Analysts with Nairobi-based Sterling Investment bank wrote to clients this month that “the opening up of the East African region” per last year’s EAC Common Market Protocol “[should] provide dilution to the monopolistic position of East African Breweries Ltd. (EABL:KN) in Kenya”, majority owned by industry heavyweight Diaego Plc, which along with SABMiller and Heineken has been aggressively building up [its] presence in emerging and frontier markets to drive future growth.  SABMiller, for instance, recently beat its forecast by reporting a 3% rise in beer volumes in the first 3 month of 2011, a performance predominantly led by Africa and Asia, and is set to re-enter the Kenyan market after Diaego bought out its 20 percent stake in Kenya Breweries Ltd., EABL’s primary subsidiary, as part of an agreement to end cross-shareholdings in each other’s operations.  Yet those sounding EABL’s death knell may wish to hold off: the firm’s EBITDA margin and ROE (33.1 and 36.89%) compare favorably to SABMiller (16.25 and 10.35%, respectively) and given its 90% Kenyan market share, an 8% growth in volumes last year and the fact that the country is still in the early stages of convergence vis a vis its per capita consumption (12 liters compared to South Africa, Nigeria and Botswana with 59, 53 and 40 respectively), the long run looks, shall we say, rather tasty.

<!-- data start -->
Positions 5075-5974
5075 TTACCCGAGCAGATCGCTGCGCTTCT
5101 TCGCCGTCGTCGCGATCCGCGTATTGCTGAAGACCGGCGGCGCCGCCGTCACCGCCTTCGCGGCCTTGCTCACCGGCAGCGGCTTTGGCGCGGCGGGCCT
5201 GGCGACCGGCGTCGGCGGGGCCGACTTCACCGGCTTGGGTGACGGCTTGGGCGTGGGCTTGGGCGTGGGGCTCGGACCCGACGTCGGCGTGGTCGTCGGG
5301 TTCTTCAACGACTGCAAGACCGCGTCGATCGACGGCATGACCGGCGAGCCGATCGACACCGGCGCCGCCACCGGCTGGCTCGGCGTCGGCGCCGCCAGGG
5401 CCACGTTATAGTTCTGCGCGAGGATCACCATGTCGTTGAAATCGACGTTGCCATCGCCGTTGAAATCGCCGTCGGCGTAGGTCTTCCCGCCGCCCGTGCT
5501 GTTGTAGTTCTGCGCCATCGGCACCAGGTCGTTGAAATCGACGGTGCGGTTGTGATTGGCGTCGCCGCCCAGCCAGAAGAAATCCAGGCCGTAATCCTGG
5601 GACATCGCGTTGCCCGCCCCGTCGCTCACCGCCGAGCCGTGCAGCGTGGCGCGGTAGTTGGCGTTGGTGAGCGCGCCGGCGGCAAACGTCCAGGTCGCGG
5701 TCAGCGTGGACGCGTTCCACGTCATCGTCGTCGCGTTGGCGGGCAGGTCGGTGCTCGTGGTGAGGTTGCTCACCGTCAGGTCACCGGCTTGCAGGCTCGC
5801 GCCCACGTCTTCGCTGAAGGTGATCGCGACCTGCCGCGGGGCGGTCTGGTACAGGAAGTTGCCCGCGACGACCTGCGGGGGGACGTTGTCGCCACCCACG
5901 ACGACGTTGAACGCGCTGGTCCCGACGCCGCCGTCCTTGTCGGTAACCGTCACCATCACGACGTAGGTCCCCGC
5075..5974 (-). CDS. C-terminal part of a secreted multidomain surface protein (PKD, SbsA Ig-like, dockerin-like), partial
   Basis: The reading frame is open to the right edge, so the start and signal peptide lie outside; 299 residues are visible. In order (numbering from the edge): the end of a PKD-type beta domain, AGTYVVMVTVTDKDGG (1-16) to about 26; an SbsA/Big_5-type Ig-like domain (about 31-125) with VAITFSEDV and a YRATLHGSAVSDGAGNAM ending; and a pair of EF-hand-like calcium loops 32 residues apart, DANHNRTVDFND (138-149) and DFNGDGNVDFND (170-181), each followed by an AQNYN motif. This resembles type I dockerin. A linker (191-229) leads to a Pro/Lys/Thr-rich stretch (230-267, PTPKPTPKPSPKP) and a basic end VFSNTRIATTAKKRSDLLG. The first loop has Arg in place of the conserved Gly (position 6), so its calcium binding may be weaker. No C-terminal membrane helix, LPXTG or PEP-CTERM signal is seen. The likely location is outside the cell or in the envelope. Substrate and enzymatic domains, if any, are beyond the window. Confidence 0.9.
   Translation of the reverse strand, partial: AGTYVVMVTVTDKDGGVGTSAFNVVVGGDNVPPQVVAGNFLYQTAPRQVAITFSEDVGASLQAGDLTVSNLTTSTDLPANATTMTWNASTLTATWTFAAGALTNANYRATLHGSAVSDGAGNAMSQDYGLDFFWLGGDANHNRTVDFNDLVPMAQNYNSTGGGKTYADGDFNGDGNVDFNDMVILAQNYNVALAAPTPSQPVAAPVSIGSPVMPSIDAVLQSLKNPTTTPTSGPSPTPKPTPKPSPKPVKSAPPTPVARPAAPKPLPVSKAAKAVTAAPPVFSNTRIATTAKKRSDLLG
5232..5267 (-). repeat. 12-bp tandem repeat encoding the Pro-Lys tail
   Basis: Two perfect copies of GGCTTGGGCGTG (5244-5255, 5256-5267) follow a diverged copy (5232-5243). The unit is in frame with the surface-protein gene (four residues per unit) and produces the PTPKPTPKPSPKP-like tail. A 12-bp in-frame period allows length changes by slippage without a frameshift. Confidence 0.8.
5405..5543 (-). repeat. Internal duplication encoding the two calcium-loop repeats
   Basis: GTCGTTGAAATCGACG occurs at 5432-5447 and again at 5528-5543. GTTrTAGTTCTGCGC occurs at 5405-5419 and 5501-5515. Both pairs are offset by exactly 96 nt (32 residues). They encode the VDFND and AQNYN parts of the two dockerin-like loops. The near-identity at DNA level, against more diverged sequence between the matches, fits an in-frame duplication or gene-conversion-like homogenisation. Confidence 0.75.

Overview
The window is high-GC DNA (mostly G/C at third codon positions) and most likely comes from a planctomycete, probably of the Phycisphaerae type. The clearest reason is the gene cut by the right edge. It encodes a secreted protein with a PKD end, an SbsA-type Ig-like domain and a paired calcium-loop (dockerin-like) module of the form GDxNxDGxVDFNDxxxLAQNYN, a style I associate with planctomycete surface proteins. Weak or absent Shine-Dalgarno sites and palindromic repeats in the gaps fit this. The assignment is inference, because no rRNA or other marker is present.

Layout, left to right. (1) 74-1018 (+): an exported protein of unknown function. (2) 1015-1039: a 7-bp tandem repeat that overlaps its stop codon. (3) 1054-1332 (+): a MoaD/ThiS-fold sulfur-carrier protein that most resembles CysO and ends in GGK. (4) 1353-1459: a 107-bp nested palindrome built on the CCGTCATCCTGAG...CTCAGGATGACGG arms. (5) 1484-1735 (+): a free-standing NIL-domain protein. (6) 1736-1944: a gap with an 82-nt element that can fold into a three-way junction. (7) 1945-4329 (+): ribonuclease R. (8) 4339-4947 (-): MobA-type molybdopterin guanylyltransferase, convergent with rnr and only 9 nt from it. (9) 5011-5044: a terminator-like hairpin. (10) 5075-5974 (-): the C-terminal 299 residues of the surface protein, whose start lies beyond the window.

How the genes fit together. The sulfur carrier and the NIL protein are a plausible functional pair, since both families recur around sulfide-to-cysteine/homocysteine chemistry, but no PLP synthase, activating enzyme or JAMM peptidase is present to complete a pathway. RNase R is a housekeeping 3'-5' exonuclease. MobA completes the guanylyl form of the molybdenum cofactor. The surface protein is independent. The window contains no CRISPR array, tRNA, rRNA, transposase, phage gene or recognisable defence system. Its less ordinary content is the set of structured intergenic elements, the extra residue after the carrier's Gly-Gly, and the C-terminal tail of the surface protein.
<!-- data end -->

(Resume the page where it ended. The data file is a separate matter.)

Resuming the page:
Moreover in addition to increased competition EABL looks set to counter oft-cited near-term headwinds (i.e. an inflation-fueled consumer shift into low-end brands such as now legal, “traditional” brews, as well as the rising global cost of barley) comparatively favorably: Sterling notes, for instance, that the firm is “implementing a raw material substitution strategy that aims to reduce the barley reliance to 60% and increases sorghum (which is more cost effective) input to 40%”, a strategy which in turn will help augment production of its lower-end brand, Senator Keg, and also help cushion overall operating profits.  To this end the firm has been contracting more sorghum famers to boost production since it estimates its demand for sorghum (currently 12 tons this year) to rise 4x by 2014″, while the Kenya Agricultural Research Institute has concurrently come up with “a variety of sorghum which is drought resistant and fast maturing which EABL has confirmed to have ideal carbohydrates for brewing.”  Finally, while market share will be eroded somewhat in Kenya, EABL continues to look outward to fuel growth: its majority stake in Tanzania’s Serengeti Breweries, increased capacity in Uganda and planned capex in Sudan and acquisition in Ethiopia (where the government now seems set on further state-owned brewery privatization) is part of an overall vision to “increase its regional footprint from 7 to 13 countries” and underpinned by hitherto cash flow growth, which stood at Ksh7.99bn in cash and cash equivalents end-FY2010 with zero debt.  On the downside, Sterling writes (its SELL recommendation in late May stated a Ksh154 price target versus 189 currently), remains soaring inflation, higher excise taxes and the Alcohol Control Act which “continue to undoubtedly pose a downside risk to volumes in its main market.”  Duly noted, but keep this one in mind once the dust settles.